Fellow Passengers: This week’s Pastoral Passage (2 Corinthians 1:3-7) transports me to the good old pre-mp3 and pre-CD days of the vinyl LP, when people scoured record stores and collected those amazing albums with music pressed into the grooves and with awesome artwork adorning the cover. One of the phenomena that came out of this era was an event called the vinyl gathering, which was basically a party where everyone brought a favorite record. The attendees would sit around drinking some variety of vintage grape, with each one taking a turn playing something selected from the album they brought. A friend of mine, Julie, shared an experience she and her husband David had hosting one of these vinyl gatherings. It was a January evening in 1979 and Julie had chosen a classic album from the Grammy-winning duo of Donny Hathaway and Roberta Flack. The song she chose to play for everyone was Come Ye Disconsolate, a great old hymn. The Hammond organ set the gospel blues tone and Roberta slowly brought the melody line in, Come ye disconsolate, where’er ye languish. Donny followed with the next line, Come to the mercy seat, fervently kneel. Together they continued with a tight harmony, Here bring your wounded hearts, here bring your anguish. Later that very evening, Julie remembers a television news anchor reading the tragic headline that Donny Hathaway had taken his own life. What a disturbing piece of news, revealing the anguish of a gospel artist who was not able to experience the gospel truth of the song he so beautifully interpreted.
The apostle Paul set a bluesy tone in his second letter to the Corinthian church; it is a correspondence filled with pathos and anguish, but it encouraged a depth of community where troubles and comforts were shared and shared alike. If many hands make light work, then many hearts lighten the load of suffering. The passage tells us that Christ’s suffering – literally meaning that which he had to bear and endure and carry – is part of our life stream. But if the trouble river flows, we are also told that the current of Christ’s comfort overflows. And we are to be part of that comfort, for each other. The Catholic priest and author Henri Nouwen wrote an insightful book about this idea, called The Wounded Healer. Nouwen understood that nobody escapes being wounded. We all are wounded people, whether physically, emotionally, mentally, or spiritually. The main question is not, How can we hide our wounds? so we don’t have to be embarrassed, but, How can we employ our wounded-ness in the service of others? When our wounds cease to be a source of shame, and become a source of healing, we have become wounded healers.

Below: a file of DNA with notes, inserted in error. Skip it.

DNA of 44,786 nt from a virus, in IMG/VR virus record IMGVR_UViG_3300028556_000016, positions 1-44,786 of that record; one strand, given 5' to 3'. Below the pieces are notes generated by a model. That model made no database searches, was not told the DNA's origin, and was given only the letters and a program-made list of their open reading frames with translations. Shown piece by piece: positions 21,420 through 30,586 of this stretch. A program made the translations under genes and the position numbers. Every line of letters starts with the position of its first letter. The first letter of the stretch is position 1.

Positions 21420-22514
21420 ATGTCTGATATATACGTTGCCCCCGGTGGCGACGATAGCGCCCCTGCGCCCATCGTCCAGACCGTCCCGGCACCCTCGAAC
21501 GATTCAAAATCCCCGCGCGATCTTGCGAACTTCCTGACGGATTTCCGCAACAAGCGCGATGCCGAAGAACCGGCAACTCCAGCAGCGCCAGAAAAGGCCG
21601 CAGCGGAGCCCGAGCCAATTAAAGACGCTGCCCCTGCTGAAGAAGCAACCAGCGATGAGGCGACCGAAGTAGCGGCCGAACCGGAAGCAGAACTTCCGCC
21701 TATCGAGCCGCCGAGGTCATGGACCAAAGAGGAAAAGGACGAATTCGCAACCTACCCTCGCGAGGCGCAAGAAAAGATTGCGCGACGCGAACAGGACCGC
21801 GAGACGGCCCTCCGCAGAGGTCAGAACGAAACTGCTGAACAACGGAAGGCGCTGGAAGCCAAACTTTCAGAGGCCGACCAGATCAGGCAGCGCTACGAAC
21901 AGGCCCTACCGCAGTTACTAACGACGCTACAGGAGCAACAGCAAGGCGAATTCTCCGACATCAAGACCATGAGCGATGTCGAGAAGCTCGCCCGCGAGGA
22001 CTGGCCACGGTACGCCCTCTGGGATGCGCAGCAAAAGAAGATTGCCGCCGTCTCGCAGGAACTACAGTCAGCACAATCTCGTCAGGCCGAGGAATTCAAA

I don’t know the details of Donny Hathaway’s life or faith or the cause of his deep despair, but I have often wondered how much of his pain was privately held. His choice to end his life, like every other similar choice people in pain have made, shows clearly that there is suffering in this world too heavy for one person to endure. I wonder if he had been able to open his wounds to a community of wounded healers, if the comfort of Christ would have indeed overflowed in his life. We can only hope so, and in that hope, may we all have the strength to share our sufferings and share in the overflowing comfort that Christ offers, lest the burdens of the world become too heavy to bear. May we be firm and unshaken in the belief born out in the final grooves of the blues hymn: earth hath no sorrow, that heaven cannot heal.
*Daily Passages are the weekday reflections of Stan Dotson, connecting culture to biblical texts. Each week takes its guiding theme for the daily posts from the gospel reading on Monday, the “Primary Passage.” This week’s theme is “Healing.” As always, your feedback and comments are welcome. Feel free to share where the passages take you in your journey of faith.